“We will continue to pursue new initiatives aimed at engaging with businesses in the region to ensure they have access to the help and information they need.”

Ms James reaffirmed however that her agency will not hesitate to take action where deliberate or repeated breaches of the law were identified.

“Employers who fail to put in place processes to ensure compliance expose themselves to enforcement action, including litigation in the most serious cases,” Ms James said.

Employers and employees seeking assistance can visit or call the Fair Work Infoline on 13 13 94. An interpreter service is available on 13 14 50. 

Potential workplace breaches can be anonymously reported in 16 languages other than English using the Fair Work Ombudsman’s Anonymous Report function at

The Fair Work Ombudsman recently developed six videos in 16 languages other than English to help visa holders to understand their workplace rights. These and other in-language resources are available at

The Fair Work Ombudsman’s Record My Hours app is aimed at tackling the persistent problem of underpayment of vulnerable workers by using geo-fencing technology to provide workers with a record of the time they spend at their workplace. The app is available in a number of different languages and can be downloaded from the App Store and Google Play.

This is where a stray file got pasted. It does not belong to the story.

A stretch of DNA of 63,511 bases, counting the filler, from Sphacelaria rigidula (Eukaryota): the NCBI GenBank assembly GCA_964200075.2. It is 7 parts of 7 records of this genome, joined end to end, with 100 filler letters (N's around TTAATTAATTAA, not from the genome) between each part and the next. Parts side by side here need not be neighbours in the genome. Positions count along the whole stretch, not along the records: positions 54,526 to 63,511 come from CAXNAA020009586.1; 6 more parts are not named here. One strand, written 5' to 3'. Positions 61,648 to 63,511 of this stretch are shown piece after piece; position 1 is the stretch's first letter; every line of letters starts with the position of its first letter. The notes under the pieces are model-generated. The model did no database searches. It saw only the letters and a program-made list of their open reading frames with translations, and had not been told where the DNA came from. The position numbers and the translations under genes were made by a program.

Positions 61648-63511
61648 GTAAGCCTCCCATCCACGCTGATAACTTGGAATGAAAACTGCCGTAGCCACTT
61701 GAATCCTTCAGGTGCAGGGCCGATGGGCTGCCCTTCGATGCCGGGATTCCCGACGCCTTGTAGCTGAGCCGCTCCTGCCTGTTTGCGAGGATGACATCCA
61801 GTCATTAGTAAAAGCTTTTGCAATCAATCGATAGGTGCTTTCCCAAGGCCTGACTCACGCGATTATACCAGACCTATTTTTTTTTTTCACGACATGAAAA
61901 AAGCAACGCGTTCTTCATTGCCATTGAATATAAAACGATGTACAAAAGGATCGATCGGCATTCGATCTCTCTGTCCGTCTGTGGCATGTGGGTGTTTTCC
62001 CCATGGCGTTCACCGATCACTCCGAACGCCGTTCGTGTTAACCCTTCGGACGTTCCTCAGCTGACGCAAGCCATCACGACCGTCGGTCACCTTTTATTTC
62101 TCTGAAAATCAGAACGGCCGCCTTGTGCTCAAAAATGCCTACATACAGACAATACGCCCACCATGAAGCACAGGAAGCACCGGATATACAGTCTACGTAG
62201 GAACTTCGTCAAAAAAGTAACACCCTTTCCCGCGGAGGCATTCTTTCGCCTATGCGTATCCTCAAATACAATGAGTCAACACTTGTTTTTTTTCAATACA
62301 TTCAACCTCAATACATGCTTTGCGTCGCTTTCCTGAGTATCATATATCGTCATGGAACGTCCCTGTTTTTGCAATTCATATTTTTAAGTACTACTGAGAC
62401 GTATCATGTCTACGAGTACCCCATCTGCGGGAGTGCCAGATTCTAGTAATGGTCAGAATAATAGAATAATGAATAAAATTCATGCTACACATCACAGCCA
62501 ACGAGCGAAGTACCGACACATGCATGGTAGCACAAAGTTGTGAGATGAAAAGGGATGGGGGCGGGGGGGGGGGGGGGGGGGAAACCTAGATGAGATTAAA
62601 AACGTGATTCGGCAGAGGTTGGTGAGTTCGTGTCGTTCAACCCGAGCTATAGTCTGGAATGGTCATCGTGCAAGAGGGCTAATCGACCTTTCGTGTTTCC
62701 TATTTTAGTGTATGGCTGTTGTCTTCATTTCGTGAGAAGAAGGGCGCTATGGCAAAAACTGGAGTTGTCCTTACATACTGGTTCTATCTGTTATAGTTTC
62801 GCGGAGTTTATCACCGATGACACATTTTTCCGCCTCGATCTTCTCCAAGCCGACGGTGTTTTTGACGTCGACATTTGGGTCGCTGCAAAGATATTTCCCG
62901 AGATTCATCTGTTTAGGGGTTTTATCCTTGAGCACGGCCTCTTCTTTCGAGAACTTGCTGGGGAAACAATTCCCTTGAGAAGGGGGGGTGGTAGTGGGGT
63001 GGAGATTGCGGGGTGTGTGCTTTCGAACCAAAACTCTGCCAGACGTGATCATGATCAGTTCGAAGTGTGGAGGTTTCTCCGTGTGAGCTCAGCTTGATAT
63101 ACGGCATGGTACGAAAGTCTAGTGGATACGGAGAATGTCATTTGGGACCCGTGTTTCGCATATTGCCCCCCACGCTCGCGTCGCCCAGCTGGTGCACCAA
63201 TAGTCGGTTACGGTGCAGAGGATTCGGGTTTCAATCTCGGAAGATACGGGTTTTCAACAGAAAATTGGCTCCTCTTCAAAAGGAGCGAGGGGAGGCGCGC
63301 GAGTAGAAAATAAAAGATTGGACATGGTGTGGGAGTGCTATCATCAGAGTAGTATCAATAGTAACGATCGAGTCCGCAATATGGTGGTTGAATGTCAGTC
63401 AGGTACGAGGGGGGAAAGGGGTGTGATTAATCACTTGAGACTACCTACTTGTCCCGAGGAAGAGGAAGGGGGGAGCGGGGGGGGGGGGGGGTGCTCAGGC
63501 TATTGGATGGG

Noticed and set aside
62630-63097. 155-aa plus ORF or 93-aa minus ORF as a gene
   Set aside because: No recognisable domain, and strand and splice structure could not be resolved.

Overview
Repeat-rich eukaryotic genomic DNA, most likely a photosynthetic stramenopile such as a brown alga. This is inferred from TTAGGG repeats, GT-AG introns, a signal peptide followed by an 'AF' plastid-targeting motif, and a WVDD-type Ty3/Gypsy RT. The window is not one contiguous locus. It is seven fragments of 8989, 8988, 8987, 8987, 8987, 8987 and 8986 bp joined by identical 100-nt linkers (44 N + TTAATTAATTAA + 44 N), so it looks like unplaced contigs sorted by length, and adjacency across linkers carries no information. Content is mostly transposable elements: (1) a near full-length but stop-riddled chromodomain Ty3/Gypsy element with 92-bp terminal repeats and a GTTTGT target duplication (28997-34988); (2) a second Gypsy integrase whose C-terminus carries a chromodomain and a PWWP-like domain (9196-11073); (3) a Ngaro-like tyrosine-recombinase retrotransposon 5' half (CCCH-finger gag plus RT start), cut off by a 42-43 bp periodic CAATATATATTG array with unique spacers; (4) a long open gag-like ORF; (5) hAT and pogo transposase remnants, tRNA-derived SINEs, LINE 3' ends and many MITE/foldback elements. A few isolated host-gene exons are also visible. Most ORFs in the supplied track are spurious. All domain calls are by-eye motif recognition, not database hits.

Follow Fair Work Ombudsman Natalie James on Twitter @NatJamesFWO external-icon.png, the Fair Work Ombudsman @fairwork_gov_au External link icon or find us on Facebook External link icon.

Sign up to receive the Fair Work Ombudsman’s media releases direct to your email inbox at  

Read the Western Sydney Campaign report (PDF 445.5KB)  [my yellow highlighting]

Media Release, 5 March 2018:
The Fair Work Ombudsman’s latest Compliance Activity Report shows a workplace non-compliance rate of 76 per cent in the Caltex service network…..
The Fair Work Ombudsman commenced proceedings against the former operator of the Caltex Five Dock service station in Sydney, Aulion Pty Ltd, and has also initiated proceedings against Abdul Wahid and Sons Pty Ltd, the former franchisee of a number of Caltex outlets in Sydney.
In both cases, the Fair Work Ombudsman alleges that the absence of accurate time and wage records prevented inspectors from completing audits and determining whether employees had received their lawful entitlements.
During the activity, the regulator issued nine infringement notices, 11 compliance notices and 16 formal cautions to non-compliant franchisees.
Inspectors also recovered a total of $9,329.85 in back-pay for 26 workers who were underpaid during a one-month assessment period.
Ms James said the agency believes the figure would be higher if underpayments could have been accurately calculated, but with so many deficiencies in the outlets’ records it is impossible to be sure of the true extent of the wage rip-offs.